GRAY’s third and final round of HOT NEW NEXT takes place Tuesday, July 10, at Montauk Sofa in Vancouver. Four industry veterans from the area will sit on the judging panel and weigh in Shark Tank-style on whether one of our pre-selected design entrepreneurs has what it takes to bring his or her big idea to the big stage at IDS in September, or needs to go back to the drawing board. The winner of the Vancouver competition will compete against winners from our Portland and Seattle editions.
Describe your creative process. Where do you turn to find inspiration?
DC: My creative process is on all the time. It is not me who decides to turn it on or off. When I travel, when I am in a restaurant, while watching TV, I get ideas from anything: beautiful leather, a nice stitch on a garment or a city park bench. I get ideas from everything and nothing.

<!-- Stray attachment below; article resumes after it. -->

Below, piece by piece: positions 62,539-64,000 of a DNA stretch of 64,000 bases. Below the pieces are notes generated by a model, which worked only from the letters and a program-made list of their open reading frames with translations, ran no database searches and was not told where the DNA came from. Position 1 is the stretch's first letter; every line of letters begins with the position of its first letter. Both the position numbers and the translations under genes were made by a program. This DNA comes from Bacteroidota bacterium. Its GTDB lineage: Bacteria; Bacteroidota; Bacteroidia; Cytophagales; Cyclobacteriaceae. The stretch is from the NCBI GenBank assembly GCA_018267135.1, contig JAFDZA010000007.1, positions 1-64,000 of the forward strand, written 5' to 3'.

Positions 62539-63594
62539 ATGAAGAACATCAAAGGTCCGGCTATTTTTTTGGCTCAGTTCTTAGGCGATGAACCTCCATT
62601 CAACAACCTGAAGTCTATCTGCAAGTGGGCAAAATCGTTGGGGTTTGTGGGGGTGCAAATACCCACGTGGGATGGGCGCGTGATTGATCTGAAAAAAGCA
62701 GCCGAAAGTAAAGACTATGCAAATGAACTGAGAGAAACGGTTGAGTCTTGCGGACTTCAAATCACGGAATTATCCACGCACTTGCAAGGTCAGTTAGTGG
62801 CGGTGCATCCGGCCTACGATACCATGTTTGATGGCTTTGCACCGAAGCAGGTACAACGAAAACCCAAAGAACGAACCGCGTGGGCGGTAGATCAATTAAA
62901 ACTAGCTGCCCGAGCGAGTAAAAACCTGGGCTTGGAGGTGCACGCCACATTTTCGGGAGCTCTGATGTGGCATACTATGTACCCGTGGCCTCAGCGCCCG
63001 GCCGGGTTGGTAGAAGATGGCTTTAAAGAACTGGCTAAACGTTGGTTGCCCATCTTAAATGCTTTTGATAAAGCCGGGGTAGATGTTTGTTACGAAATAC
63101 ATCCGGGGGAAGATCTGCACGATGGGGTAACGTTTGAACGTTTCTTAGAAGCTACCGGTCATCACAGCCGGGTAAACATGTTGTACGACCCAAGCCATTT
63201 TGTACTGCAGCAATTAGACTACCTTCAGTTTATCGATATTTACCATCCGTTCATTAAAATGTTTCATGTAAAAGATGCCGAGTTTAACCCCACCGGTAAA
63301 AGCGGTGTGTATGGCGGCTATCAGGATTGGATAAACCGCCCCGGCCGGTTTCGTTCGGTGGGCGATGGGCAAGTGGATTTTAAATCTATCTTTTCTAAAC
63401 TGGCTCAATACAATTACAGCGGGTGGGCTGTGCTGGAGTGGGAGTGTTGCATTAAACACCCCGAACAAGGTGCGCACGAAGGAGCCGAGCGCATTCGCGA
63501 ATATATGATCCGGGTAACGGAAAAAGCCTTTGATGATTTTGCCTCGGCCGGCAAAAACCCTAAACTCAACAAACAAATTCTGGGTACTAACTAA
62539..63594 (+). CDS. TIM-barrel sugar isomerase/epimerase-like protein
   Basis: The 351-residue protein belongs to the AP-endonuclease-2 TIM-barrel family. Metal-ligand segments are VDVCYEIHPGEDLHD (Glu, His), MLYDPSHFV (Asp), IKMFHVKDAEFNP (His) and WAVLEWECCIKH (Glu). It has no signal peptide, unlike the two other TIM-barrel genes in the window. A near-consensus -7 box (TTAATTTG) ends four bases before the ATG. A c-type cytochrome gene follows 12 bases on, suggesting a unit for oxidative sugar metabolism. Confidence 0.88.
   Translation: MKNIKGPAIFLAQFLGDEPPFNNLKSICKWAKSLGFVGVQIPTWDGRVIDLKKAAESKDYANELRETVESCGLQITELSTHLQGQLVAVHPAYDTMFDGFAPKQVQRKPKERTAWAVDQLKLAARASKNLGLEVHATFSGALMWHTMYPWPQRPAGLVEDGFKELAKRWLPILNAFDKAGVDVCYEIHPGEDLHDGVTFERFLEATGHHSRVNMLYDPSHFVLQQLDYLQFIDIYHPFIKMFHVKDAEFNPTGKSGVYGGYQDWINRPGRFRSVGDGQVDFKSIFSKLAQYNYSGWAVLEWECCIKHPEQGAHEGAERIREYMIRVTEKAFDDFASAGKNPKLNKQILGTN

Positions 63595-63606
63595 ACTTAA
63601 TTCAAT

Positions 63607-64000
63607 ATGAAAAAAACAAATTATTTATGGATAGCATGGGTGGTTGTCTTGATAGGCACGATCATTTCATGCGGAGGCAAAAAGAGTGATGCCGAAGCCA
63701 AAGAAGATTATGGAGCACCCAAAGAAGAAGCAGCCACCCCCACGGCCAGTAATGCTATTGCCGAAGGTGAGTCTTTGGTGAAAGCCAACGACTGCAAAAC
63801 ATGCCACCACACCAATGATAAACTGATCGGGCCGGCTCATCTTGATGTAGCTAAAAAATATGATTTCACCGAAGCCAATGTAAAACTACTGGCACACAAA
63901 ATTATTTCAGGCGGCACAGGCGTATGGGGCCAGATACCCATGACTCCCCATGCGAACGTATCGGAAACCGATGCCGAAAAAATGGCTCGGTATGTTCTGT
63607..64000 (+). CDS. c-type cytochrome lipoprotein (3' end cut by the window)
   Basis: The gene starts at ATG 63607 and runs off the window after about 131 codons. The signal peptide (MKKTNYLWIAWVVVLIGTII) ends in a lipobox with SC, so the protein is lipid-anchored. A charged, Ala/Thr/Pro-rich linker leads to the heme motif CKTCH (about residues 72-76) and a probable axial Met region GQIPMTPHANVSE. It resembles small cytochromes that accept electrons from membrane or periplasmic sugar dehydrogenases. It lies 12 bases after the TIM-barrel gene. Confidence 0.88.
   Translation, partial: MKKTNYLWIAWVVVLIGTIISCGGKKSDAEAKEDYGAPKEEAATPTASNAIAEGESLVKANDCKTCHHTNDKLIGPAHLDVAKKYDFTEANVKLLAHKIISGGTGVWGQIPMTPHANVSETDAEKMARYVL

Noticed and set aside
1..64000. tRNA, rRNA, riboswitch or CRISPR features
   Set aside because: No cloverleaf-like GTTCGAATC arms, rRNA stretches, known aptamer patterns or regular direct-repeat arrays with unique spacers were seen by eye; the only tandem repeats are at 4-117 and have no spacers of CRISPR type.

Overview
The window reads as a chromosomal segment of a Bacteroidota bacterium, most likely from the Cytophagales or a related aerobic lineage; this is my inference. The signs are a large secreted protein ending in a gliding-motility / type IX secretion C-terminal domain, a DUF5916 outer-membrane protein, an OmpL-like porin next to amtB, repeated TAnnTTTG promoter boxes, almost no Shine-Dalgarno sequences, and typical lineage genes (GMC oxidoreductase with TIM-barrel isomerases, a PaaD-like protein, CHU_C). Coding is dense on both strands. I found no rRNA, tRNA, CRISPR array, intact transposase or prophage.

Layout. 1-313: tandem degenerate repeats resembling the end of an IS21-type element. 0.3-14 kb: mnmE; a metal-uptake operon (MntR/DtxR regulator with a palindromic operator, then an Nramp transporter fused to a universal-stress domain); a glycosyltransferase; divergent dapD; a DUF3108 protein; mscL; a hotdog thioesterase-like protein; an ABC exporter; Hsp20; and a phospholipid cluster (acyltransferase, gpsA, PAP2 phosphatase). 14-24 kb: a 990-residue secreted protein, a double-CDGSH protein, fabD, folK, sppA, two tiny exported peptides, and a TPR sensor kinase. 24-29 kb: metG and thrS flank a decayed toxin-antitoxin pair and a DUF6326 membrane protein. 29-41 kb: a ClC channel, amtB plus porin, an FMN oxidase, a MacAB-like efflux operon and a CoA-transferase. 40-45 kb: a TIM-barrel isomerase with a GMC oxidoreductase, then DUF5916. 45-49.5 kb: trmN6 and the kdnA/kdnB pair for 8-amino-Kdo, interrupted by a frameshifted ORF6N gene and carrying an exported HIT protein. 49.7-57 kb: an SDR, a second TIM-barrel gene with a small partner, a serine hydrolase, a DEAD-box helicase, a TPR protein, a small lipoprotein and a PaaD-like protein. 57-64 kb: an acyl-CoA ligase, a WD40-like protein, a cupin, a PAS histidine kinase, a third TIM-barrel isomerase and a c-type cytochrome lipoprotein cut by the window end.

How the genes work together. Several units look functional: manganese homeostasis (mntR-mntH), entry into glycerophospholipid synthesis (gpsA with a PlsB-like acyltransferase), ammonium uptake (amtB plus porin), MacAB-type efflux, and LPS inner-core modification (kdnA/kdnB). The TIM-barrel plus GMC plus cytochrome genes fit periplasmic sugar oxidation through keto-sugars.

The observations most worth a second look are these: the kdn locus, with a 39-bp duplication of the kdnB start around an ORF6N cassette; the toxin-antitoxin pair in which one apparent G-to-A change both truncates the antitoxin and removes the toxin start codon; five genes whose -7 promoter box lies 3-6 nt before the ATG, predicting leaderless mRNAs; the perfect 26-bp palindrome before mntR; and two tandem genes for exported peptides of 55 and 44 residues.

BZ: I work at a place where I am surrounded by thousands of creative individuals. Seeing creative work on a daily basis keeps me on my toes
How do you get out of a creative mind block?
DC: You don’t get out of it. You work on something until you are proud and satisfied with what you created. Then you can let it go.
SH: I used to keep my creative process quite close to me, which meant a lot of late, lonely nights. Recently I’ve opened this up within my agency and now we schedule team brainstorms complete with advance internal briefs. Everyone is asked and expected to bring an idea to the meeting and it’s been an inspiring and rewarding journey to see the collaborative creative process unfold in real time with my team.
BZ: I talk to as many people I can about what I am trying to achieve with my work, and listen to how they respond, ask questions, or encourage my work. I use the excitement and interest from those conversations and brainstorms to renew my focus.